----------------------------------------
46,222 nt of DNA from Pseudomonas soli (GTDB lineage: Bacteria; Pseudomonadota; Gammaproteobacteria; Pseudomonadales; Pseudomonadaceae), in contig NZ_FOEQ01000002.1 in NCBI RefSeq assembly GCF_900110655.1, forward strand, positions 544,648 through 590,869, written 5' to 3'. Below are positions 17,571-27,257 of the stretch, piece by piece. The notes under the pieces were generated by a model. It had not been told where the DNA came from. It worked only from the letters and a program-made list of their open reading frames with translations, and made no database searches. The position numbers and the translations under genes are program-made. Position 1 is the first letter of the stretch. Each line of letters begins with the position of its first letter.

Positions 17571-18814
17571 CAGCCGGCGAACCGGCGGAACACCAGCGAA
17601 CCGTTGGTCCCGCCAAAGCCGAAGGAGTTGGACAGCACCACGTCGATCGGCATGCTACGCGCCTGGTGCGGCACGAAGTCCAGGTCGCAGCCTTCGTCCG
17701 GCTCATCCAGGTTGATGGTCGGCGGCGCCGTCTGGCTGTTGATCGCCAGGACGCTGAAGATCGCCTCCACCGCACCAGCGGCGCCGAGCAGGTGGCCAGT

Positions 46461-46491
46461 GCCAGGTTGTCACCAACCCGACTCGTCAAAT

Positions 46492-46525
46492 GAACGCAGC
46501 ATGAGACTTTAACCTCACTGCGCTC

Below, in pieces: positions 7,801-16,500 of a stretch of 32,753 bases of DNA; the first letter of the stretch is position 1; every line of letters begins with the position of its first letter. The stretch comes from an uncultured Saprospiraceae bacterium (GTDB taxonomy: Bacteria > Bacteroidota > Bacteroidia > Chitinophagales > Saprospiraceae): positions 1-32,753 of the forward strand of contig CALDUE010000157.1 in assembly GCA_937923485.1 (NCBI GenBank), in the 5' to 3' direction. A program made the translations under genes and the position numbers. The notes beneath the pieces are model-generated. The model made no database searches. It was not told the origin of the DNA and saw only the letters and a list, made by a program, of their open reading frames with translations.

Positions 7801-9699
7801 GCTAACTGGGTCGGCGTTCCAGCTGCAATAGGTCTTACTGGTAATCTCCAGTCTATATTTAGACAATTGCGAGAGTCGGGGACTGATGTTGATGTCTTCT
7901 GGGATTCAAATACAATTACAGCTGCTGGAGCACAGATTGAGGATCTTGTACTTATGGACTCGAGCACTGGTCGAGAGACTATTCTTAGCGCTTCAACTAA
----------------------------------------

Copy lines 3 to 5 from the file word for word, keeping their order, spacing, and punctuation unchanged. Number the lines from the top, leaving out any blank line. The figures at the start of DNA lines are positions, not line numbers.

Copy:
17571 CAGCCGGCGAACCGGCGGAACACCAGCGAA
17601 CCGTTGGTCCCGCCAAAGCCGAAGGAGTTGGACAGCACCACGTCGATCGGCATGCTACGCGCCTGGTGCGGCACGAAGTCCAGGTCGCAGCCTTCGTCCG
17701 GCTCATCCAGGTTGATGGTCGGCGGCGCCGTCTGGCTGTTGATCGCCAGGACGCTGAAGATCGCCTCCACCGCACCAGCGGCGCCGAGCAGGTGGCCAGT